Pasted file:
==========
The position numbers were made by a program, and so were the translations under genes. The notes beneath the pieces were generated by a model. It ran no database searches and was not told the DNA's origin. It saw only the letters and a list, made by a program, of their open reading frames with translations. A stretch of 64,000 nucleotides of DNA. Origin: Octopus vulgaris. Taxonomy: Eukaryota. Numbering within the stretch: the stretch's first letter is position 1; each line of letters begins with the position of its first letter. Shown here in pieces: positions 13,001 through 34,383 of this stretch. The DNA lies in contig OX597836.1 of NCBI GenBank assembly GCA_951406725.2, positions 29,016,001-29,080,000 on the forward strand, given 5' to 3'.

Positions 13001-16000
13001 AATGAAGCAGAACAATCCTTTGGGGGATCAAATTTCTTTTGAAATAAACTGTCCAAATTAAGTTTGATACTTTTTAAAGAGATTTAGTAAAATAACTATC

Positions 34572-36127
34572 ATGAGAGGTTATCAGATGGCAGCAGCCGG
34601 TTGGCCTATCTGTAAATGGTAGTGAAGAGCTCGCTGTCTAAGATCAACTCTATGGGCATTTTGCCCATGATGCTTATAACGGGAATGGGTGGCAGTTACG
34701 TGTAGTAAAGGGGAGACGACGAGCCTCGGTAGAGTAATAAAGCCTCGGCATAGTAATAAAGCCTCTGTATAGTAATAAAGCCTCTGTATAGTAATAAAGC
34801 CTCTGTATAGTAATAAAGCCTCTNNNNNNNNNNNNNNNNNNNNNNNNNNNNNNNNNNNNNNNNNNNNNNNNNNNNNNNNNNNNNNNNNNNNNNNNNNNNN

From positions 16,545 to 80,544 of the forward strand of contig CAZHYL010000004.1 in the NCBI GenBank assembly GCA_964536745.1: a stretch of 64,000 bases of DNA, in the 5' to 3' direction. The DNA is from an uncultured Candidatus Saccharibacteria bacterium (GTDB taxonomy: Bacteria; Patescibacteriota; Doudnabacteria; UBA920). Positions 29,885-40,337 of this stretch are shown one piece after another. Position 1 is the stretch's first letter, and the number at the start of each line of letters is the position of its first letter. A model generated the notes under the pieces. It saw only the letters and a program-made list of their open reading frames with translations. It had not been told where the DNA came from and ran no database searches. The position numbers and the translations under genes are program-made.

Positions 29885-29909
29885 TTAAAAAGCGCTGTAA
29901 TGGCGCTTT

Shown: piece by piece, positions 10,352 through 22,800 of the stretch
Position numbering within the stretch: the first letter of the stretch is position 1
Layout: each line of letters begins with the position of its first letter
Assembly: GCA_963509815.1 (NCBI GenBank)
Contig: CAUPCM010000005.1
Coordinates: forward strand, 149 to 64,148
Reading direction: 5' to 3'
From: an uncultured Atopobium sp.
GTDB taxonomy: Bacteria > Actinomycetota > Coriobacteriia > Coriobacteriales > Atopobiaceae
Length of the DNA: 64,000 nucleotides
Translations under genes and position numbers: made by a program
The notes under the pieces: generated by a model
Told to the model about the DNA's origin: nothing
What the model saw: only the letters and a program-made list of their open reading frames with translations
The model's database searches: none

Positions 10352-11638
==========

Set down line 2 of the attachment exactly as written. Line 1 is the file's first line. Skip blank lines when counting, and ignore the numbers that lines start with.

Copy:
Positions 13001-16000